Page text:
Nesson Asking For Retrial In Tenenbaum Case, Claims It Was The Judge Who Screwed Up, Not Him

from the please,-joel,-find-new-representation dept

Dear Joel Tenenbaum: please find new legal representation. And do so quickly. Following Judge Gertner's trashing of Nesson, the Harvard law professor still doesn't seem to think he did anything wrong. Instead, he's blaming Judge Gertner. Seriously. In an interview with Computerworld, he said he's planning to ask for a retrial due to Gertner's errors in the case:
Nesson, however, brushed aside the judge's criticism and maintained that it was she who had gotten it wrong. "I was sorry she did not respond to our fair use defense. She had a considerable amount of trouble rejecting it," he said.
From the rest of the article, it sounds like he wants a do over. He says that he wants to have a new trial where he'll make a brand new argument: that Tenenbaum's use was fair use because when he did the file sharing, there was no legal way to purchase that music digitally. As far as I can tell, that's a misreading of what Gertner said might possibly work as a limited fair use claim, but there's no indication that this is actually true in Tenenbaum's case, and none of that addresses the basic procedural mistakes that Nesson made. It's a shame that Nesson still can't admit that he screwed this up entirely -- despite being told that by plenty of folks who are very sympathetic to his position. At some point, one hopes that Tenenbaum himself will realize this and drop Nesson and find someone who can actually represent his interests.

Filed Under: charles nesson, copyright, fair use, joel tenenbaum, nancy gertner


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  1. identicon
    Doctor Strange, 9 Dec 2009 @ 12:32pm

    After reading the judge's extensive ruling in full today, it is quite clear how much of a golden opportunity was missed here. Trust me, for all y'all who are sympathetic to the arguments made on this site--this judge gets it. She even addressed arguments that the defense didn't seem to even make.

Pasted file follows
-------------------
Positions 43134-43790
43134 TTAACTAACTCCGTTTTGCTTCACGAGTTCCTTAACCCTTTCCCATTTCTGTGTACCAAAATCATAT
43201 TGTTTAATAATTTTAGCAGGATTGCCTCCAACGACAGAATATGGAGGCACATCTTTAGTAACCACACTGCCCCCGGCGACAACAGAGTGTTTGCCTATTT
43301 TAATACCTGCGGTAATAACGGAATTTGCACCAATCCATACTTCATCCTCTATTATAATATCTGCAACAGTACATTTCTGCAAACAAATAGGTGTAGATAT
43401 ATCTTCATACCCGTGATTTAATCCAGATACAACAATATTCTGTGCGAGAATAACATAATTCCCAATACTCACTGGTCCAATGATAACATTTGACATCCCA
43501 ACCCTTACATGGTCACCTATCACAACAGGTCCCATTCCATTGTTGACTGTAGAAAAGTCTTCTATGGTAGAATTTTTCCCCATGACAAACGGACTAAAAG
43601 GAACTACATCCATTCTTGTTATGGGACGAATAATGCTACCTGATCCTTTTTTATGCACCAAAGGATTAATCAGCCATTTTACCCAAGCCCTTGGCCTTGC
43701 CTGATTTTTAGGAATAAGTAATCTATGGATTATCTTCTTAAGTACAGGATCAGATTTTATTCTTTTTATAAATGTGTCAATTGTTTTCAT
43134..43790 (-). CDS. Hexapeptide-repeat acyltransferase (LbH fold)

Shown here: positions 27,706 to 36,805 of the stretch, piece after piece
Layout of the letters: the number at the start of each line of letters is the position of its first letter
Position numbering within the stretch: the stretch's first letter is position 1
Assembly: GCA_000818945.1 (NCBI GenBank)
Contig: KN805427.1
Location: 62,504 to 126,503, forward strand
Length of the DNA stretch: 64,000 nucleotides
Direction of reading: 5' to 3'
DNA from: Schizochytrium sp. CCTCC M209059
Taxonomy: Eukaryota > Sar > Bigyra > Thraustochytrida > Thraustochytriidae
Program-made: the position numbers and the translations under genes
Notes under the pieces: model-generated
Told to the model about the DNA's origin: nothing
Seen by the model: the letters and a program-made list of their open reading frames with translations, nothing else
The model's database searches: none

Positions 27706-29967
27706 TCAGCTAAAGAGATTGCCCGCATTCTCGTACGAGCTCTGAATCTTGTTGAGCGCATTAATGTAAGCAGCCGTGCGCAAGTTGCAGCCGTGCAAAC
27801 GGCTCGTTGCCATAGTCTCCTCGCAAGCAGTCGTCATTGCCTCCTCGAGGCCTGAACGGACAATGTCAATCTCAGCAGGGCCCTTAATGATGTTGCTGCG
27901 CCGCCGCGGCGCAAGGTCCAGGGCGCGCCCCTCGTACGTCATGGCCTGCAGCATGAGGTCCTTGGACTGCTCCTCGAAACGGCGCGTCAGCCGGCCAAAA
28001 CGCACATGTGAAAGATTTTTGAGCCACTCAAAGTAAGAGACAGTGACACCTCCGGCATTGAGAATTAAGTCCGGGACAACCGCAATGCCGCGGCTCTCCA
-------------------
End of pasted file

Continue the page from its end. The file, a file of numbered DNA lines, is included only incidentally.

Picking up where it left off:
The judgment is extraordinarily lucid and worth a careful read. In the end, the conclusion is solid: that fair use will not and cannot vindicate all personal file sharing, but that there are many potential extenuating circumstances that might weigh in. It also (correctly, IMHO) directs Congress to revisit the issue, as the court must still move within the bounds of the statute.

    Mounting a legal defense is not like blogging. You have to take it seriously. You have to bring all your arguments to the table and you have to back them up. Pleas to emotion or "because I said so" or "because it feels right" do not (and should not) hold.

    Do not make the mistake in believing that a defendant cannot present more than one alternative defense, either. You are free to argue, for example, that all personal file sharing should be fair use BUT if not, then it should also be fair use because there were no viable legal buying alternatives. You have to bring it all to the table, though, and dot all your Is and cross all your Ts.

    As someone who thinks that fair use is inadequately defined and that increased clarity and scope could preserve the best parts of copyright while limiting the potential for abuse, this outcome is really disheartening.

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